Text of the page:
His early work revitalizing the Tribune won mixed grades from the profession. In mid-July, Time noted that the paper was trying hard to find a level of its own amid such uncertainty about where it should be and that its old front page, which used to win beauty contests, had taken on the look of “a parquet floor – all overblown pictures, klaxon headlines…and framed summaries of the major news.” Indeed, the Tribune under Denson seemed “more summary than news” to Time. But an extensive and far more favorable commentary on Denson’s efforts appeared about the same time in Saturday Review, which said the Herald Tribune was being talked about over the past few months as it had not been for years. Written by Robert Shaplen, a former Tribune city reporter and by then a fixture on The New Yorker, the piece reported that the Densonized paper was enjoying the largest circulation gains of any daily in the city and spelled out the editorial philosophy of “its lively new editor.” Denson told Shaplen he wanted his paper read, not just printed, and hoped to make it useful to busy people in a busy town and to establish “a warm relationship between the writer and the reader” by means of a format that tried to humanize the news. He was working to turn the Tribune’s lack of bulk into a virtue through “brightness, clarity, explanation, and significance.... We want to talk to our readers as if we were chatting with them in the living room [and saying,] `Hey, pals, this is the way it is, this is the score.’ “ The Times had succeeded by being formal and aloof; the Tribune would regenerate itself by becoming informal and engaged. “I want,” said Denson, “to make the Herald Tribune a heart paper again.” At times his stints in the Hearst organization showed through.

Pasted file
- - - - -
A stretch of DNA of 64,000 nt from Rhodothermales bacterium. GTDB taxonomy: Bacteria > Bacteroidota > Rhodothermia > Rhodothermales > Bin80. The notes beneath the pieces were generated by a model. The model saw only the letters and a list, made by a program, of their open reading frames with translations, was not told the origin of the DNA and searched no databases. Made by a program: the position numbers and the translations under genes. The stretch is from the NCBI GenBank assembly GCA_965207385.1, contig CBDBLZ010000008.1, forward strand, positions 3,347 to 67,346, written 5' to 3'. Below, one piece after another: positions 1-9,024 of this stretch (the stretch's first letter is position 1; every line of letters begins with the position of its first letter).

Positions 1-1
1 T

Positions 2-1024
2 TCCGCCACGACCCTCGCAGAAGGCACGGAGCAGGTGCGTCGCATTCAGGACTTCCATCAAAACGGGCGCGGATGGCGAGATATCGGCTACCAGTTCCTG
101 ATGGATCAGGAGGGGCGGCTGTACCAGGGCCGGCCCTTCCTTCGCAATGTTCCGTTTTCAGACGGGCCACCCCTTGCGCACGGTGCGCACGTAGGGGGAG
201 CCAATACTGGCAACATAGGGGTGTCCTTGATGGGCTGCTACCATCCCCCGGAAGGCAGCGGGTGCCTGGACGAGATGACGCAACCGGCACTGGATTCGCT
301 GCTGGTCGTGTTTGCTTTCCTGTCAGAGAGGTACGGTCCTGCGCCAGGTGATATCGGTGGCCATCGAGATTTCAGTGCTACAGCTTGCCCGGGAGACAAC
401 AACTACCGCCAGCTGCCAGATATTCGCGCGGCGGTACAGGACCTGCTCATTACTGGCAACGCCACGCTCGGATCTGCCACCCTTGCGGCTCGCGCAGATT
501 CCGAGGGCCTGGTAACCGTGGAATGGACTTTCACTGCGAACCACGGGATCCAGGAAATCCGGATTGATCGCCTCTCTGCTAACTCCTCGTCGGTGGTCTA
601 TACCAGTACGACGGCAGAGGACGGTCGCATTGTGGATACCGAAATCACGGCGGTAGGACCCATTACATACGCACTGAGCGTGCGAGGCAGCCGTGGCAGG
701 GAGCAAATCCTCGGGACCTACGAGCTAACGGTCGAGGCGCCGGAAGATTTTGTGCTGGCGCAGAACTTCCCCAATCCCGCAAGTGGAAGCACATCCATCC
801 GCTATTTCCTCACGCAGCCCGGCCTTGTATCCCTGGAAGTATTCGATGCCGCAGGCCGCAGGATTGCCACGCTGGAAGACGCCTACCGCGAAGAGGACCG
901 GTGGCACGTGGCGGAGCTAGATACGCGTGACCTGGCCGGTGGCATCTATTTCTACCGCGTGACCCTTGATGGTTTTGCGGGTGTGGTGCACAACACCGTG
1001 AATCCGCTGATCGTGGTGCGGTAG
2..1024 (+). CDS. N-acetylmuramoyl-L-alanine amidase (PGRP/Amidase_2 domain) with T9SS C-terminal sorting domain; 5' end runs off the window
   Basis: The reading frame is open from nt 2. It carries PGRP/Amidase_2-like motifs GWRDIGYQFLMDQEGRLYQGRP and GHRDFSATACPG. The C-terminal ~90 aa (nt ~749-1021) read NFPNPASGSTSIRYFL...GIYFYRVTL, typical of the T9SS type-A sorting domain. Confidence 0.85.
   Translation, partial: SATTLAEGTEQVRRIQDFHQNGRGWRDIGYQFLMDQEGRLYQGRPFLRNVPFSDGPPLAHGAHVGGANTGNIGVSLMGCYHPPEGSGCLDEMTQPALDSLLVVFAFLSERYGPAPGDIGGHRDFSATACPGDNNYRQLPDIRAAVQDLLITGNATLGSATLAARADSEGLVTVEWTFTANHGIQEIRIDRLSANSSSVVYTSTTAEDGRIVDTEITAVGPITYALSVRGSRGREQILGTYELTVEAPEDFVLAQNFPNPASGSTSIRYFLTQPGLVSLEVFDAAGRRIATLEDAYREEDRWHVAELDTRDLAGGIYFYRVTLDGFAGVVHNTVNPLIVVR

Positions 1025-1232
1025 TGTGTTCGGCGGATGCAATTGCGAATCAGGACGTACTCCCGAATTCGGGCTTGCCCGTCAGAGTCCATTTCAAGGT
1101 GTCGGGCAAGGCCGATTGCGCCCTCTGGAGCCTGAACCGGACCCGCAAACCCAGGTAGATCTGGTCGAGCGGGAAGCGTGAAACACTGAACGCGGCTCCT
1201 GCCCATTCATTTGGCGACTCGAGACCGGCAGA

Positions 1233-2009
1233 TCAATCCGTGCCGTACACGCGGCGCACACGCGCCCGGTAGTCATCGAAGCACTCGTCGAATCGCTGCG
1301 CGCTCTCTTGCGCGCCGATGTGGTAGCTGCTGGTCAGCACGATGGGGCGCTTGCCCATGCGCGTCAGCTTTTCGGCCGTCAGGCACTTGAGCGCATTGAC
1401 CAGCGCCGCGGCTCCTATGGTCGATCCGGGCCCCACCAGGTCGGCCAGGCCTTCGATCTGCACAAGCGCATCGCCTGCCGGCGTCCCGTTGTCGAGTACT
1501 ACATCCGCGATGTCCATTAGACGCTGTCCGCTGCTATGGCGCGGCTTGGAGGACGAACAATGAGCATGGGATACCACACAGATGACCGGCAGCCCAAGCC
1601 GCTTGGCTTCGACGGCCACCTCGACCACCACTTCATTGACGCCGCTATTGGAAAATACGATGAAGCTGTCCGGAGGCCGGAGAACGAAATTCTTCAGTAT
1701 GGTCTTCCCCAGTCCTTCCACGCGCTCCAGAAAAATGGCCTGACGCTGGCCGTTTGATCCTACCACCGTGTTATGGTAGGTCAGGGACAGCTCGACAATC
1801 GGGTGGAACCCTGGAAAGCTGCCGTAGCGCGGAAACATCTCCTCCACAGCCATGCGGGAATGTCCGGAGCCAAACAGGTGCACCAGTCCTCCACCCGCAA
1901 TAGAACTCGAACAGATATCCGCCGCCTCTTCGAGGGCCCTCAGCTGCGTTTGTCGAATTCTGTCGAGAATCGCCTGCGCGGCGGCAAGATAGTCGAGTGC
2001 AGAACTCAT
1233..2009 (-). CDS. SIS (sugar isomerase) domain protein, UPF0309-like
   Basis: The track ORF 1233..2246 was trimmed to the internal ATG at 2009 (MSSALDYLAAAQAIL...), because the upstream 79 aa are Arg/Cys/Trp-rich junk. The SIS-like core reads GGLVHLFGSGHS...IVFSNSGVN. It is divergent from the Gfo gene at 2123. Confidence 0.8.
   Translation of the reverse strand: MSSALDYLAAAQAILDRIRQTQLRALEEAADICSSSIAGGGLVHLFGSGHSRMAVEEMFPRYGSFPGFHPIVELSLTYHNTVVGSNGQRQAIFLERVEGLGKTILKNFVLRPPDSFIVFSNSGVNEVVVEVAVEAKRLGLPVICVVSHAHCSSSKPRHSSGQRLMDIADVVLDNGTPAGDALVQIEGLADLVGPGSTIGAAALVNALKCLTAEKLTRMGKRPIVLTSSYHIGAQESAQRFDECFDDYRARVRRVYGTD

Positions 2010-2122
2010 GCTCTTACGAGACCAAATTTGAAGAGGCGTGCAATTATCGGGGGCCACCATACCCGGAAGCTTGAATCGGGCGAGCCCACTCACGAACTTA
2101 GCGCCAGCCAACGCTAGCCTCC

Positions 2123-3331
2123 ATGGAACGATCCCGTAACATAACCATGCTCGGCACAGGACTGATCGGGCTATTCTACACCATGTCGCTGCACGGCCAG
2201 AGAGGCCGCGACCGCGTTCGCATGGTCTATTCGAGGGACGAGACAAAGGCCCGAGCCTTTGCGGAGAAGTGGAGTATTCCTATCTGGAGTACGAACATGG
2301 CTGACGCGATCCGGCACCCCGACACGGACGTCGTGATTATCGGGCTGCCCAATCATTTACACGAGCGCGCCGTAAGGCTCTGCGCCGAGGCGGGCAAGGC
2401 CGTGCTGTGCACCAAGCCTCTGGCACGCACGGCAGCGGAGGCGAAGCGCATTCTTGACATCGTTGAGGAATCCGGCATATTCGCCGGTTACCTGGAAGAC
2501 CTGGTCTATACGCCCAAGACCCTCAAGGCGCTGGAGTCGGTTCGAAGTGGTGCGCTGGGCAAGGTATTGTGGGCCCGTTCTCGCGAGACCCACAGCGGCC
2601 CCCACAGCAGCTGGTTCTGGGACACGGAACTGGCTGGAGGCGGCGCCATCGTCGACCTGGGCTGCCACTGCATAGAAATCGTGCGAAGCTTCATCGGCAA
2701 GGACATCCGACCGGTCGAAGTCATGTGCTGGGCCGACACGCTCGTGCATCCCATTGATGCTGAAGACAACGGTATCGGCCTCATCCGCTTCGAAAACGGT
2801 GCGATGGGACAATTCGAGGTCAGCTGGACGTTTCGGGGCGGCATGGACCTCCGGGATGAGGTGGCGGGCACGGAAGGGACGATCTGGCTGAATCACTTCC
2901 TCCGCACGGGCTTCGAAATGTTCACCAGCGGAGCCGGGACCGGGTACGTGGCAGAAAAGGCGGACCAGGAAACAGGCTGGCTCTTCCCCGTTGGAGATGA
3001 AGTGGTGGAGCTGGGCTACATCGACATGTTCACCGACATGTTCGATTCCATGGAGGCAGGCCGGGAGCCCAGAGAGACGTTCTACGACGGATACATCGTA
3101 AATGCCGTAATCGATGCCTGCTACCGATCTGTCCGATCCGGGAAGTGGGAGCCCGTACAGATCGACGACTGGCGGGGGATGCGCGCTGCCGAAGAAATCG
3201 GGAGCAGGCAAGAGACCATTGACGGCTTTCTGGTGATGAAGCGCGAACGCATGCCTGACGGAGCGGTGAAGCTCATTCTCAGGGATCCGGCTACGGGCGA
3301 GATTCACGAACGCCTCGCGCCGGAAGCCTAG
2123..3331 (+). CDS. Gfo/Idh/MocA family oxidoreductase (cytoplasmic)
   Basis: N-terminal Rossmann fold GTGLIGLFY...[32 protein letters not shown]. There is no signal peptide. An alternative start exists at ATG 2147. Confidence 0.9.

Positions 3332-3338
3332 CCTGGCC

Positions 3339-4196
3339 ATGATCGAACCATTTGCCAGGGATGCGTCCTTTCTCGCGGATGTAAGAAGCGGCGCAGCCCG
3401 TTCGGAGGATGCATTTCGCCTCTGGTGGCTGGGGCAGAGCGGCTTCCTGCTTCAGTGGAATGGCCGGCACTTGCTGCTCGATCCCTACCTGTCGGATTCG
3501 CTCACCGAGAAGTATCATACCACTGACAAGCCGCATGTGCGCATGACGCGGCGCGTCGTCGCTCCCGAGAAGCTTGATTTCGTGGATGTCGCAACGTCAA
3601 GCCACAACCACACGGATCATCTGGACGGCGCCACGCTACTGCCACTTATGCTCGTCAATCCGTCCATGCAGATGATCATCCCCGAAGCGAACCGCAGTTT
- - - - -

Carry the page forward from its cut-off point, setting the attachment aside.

Over at the Times, John Denson’s innovations were watched with uneasy contempt for their debasement of classic Tribune craftsmanship but also with grudging admiration for their catchiness and shrewdness. Harrison Salisbury, then attached to the Times city staff, remembered how managing editor Turner Catledge began returning to the city room after supper, as he had not done for a long time, to be on hand when Denson’s city edition came up. For fifteen years, the Times had been outdistancing the Tribune to such an extent that they were hardly in the same race any longer, but suddenly, Salisbury said, there was a fear that Denson’s jazzed-up version “just might catch on.” Catledge would invade the sacrosanct confines of assistant managing editor Theodore Bernstein’s “bullpen,” the equivalent of the Tribune’s night desk, and sit down to study what typographic flimflammery Denson had wrought that night. Sometimes, as a result, he ordered changes in emphasis or news play in his paper, but mostly he just watched Denson’s experimenting with rapt attention. “After a few months he decided it wouldn’t work,” said Salisbury.






THE PAPER                                                                             Pages 608-615